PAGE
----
NAV 2009 – The structure of reports in VS report designer

One thing is to make a report look pretty. But before you can do that, you have to make it work first. This post is about how to get the data structure right when designing reports in VS report designer for the new client in NAV 2009.

This post also assumes that you are already familiar with designing reports in the classic report designer.

Start with a classic report

The new environment in Visual Studio (VS) report designer relies completely on the data structure you define in the classic report designer. So you must first design data-items and link them in the right way. You must also use the classic report designer to decide what to display on the report – but not where to display it. Only data that you add to sections in the classic report designer is available in VS report designer. You can add fields and other data wherever you like in sections – as long as the data is there. Then you use VS report designer to place the data where you want it.

Sections in VS report designer – 1 Header, 1 Body and 1 Footer

A report in Visual Studio always has exactly 1 Body section.  You cannot add more than 1. Optionally it may have 1 Header and 1 Footer. You cannot add further headers or footers.
Enable Header and Footer sections by right clicking in a blank area, then enable / disable header and Footer section:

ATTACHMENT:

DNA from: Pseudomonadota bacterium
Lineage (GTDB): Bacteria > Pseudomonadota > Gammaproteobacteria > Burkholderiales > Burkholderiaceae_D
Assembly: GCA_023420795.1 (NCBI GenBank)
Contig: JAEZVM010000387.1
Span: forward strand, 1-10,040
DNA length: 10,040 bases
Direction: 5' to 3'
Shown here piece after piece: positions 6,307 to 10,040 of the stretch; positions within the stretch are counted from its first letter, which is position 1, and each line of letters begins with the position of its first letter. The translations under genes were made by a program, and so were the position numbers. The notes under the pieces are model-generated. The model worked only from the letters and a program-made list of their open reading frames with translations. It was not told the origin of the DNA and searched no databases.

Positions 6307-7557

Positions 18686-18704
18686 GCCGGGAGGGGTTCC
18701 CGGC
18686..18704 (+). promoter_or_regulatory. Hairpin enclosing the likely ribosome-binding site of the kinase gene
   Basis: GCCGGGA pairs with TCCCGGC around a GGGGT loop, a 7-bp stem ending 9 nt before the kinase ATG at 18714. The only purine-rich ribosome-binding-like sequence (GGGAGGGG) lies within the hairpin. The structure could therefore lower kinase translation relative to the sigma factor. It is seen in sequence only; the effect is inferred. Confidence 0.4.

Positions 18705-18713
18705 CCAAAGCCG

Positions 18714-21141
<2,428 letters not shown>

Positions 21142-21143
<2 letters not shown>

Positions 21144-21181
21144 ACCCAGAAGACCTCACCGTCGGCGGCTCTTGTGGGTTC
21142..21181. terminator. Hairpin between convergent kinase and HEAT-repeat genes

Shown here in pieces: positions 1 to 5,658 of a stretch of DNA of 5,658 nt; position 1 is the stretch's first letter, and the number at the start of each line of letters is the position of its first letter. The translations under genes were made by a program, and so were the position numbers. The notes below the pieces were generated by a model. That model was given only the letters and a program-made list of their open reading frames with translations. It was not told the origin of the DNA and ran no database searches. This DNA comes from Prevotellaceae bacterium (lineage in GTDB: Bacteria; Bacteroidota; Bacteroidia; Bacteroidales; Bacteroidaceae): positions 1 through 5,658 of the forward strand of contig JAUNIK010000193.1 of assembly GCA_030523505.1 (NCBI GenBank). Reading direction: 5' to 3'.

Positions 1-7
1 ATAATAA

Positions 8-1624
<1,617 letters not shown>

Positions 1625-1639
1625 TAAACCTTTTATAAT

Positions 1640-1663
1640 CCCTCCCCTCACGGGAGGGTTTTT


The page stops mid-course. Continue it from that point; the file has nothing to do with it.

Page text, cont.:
Warning: If you disable the Header Footer  the section with all its content will be deleted.
When the report runs, it will run the Header section once, then the Body section once, and then the Footer section once. It will not – like in the NAV report designer – run the Body section for each iteration / record. Looping through records is done by creating a table in the body section. So understanding tables is really important to getting the right data in your report.

This is there we loop through the data in a report. To create a table, insert it from the toolbox. As default it will have a Header, Detail and Footer section.
To enter something in a cell, either right click it, select Properties, and specify Value. Or drag and drop items from your Data set. Remember that your data set (“Website Data Sources”) consists of what you have added to the sections in the classic report designer.

Table Sections:
This is a typical place to put captions. If you drag an item containing text from your data set into a header, the environment automatically adds “First” to it. “First” means that it will show the first value in the data set, as opposed to looping through each record in the data set.
This is where you have the iteration of the data in the report.
This is a typical place to put totals. If you drag an item containing a numerical value from your data set into a footer, the environment automatically adds “Sum” to it, and the report will print the total from the report.

Example / exercise – simple report with one data item

The following example shows how to use the basic sections in a table in a report with 1 data item.

1)     Create a new report with one data item Customer. On Sections, add Customer No. Name and Balance (LCY):


Unless you plan to run this report from the classic client it doesn’t matter where or how you add fields to the sections, or if you add header / footer  or any other types of sections. You only add fields to the section because then they will then become part of the data source in VS report designer.

2)     Click on View -> Layout to open VS report designer. Add a table from the toolbox. Look at “Website Data Sources” to see the fields available in the data set. This is the fields that you put on the sections. So if you want to add fields here, then go back to the sections, add them there, and next time you open the layout those fields will be there.